August 6, 2015

SSBNs Still Quite Dangerous - Hiroshima's 70th Anniversary Today

Diagram dated around October 2014 courtesy Jane's, International Institute of Strategic Studies (IISS), FAS and WSJ.

On the occasion of the nuclear bombing of Hiroshima 70 years ago today it is relevant to look at SSBNs - the ultimate first-strike and second strike-nuclear deterrence weapons. 

-  SSBNs are the vehicles carrying most of the world's rapidly usable and most protected nuclear warheads. 

-  Since the end of the Cold War (1991) there has been a small reduction in SLBM warheads (or at least megatonnage (explosive energy)) over-all in SSBNs from the US and Russia. 

-  The UK and France have remained the same depending on whether one is counting number of warheads or raw megatonnage. 

-  The new SLBM powers, China and India, have added to the warhead numbers, megatonnage and danger of mistakes.

- added to the known SLBMs is the highly secret issue of nuclear armed submarine cruise missiles that may belong to all of the countries in the diagram and also to Pakistan, Israel and perhaps North Korea.

It is a difficult to argue whether the value of deterrence is worth the risk of even one nuclear detonation mistake or intentional exchange. Yes nuclear deterrence probably prevented World War Three between the US and Russia (and China) in the Cold War? But is the risk of World War still as acute as in the Cold War? And who is going to disarm (stand-down) first anyway?

These are counter-factual questions for which there are no answers.

Only humour is left.

Dr Strangelove (above) may be faintly based on Edward Teller and Wernher von Braun. Possibly fictitious General Buck Turgidson (on right above) is based on General Curtis LeMay (involved in planning and directing the bombing of Japan).



subdriver said...

I agree Pete. It was the SSBNs which ensured that the Cold war remained 'cold' despite numerous provocations and are called the deterrent, not without reason. The alarming thing is the covert nuclear tipped missiles with potentially unstable and aggressive regimes like Pakistan, Iran, North Korea and Israel that constitute the real threat to world peace.

While these are not going to go away, perhaps the more stable powers can convince them to make their capability transparent and thereby less dangerous. This could perhaps be done through the UNSC or some such body.

Peter Coates said...

Hi subdriver

Yes while SLBM can be fairly safely assumed to be nuclear it is cruise missiles (SLCMs) that could be conventional or nuclear - thus presenting a destabilising ambiguity.

Even SLCMs of the 6 SSBN owning countries (I'll include India) could also be nuclear.

Unfortunately all nuclear weapon owning countries are unlikely to accept UNSC or IAEA authority over their nuclear arsenals. And noting the "designated nuclear weapon states" have many legal exemptions from inspection of their nuclear facities and weapons.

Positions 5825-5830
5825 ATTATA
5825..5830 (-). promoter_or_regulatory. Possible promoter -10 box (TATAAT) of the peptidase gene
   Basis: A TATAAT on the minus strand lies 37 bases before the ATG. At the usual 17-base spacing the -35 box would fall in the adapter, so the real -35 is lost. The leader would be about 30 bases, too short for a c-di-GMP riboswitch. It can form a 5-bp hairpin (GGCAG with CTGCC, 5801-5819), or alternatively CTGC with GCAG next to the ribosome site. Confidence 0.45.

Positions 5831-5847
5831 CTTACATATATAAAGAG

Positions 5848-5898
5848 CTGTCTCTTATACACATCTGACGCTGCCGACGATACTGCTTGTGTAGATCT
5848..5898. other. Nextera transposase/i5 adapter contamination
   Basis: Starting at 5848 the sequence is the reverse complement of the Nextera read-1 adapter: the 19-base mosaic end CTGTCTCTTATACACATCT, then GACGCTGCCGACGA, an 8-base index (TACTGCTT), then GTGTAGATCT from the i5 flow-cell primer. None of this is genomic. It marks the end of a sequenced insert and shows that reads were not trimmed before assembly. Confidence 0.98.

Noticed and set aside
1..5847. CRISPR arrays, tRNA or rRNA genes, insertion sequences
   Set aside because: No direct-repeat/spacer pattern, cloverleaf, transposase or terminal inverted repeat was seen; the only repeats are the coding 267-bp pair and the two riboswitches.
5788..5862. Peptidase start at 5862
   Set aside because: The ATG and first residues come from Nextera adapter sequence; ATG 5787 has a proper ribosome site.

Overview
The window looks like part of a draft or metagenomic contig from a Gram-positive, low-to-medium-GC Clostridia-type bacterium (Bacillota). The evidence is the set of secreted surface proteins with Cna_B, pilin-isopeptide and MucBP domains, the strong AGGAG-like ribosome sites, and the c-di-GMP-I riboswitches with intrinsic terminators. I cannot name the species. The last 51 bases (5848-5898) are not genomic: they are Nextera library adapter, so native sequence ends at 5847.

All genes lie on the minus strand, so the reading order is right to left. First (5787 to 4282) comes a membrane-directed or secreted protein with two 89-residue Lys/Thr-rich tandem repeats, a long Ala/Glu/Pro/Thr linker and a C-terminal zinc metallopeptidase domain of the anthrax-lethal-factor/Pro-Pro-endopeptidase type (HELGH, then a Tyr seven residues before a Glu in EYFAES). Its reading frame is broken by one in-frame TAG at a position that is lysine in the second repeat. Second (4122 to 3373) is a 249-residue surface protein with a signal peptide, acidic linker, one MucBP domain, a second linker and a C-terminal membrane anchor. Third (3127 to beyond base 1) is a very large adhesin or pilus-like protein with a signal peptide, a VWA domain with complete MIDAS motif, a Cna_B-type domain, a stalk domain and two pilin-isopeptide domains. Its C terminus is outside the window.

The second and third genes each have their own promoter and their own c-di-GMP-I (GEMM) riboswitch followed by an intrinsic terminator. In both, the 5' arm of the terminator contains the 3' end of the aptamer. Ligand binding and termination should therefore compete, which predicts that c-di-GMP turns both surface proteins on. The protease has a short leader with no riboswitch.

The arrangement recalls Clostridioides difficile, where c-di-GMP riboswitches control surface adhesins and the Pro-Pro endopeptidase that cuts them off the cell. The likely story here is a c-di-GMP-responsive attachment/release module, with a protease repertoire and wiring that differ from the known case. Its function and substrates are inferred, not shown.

subdriver said...

I agree Pete. The point I was trying to make was that the acknowledged nuclear weapon powers operating a deterrent would show more restraint in the face of provocation than a trigger-happy unstable regime. Why do not Israel, North Korea etc declare their status, whether they have nukes or not- because therein lies the danger. Pak, while being a nuclear weapon state( with stolen technology and support from the worst proliferators- China and N.Korea)claims to be a democracy but all the power including the nuclear button is in the hands of the military.

I am not talking about IAEA safeguards on nuclear arsenals. I am talking about forcing clandestine programmes out in the open with pressure from the UNSC.

Peter Coates said...

Hi subdriver

The determination of states to build their nuclear aresenals has been greater than UNSC "pressure" (as you say) in every year since 1945. The P5 in the UNSC context have usually disagreed on nuclear restriction issues with the veto power frustrating progress.

Which is why countries rely on non-UNSC structures:

- P5+1 nuclear talks over Iran

- Six Party talks over N Korea, and

- highly effective bilateral negotiations between the US and Russia.

So is India's nuclear arsenal more legitimate than Pakistan's?



subdriver said...


We can just hope that good sense will prevails someday...and hopefully before some catastrophic event takes place.

India's programme is far more legitimate than Pakistan's - India has an impeccable record of non-proliferation which even Australia acknowledges.We had exploded our first device in 1975 and didnt do so again till 1998. After that we placed a moratorium on further testing and No-First Use is the cornerstone of our nuclear doctrine

Pakistan on the other hand had a covert programme aided and abetted by China and N.Korea. Dr AQ Khan, the father of the Paki bomb was indicted for stealing secrets and technologies and under international pressure is under house arrest in Pakistan.

If Pakistan did not have the technology as they always claimed, how were they able to explode a device just a fortnight after India's in 1998 ?

Food for thought ?!


Peter Coates said...

Hi subdriver

Yes in 1974 was a deterrent against Pakistan and also against China.

The unusually large "research reactor" that Canada (with US encouragement) built at Trombay, certainly helped.

I have this theory that India received active or passive help from a variety of countries to create a nuclear capability - to balance against the menace of nuclear armed China. I think the theory makes sense in realpolitical terms - just impossible to prove.

Of course Pakistan was developing a nuclear program before 1974. Pakistan's conventional military inferiority to India provided one motivating factor.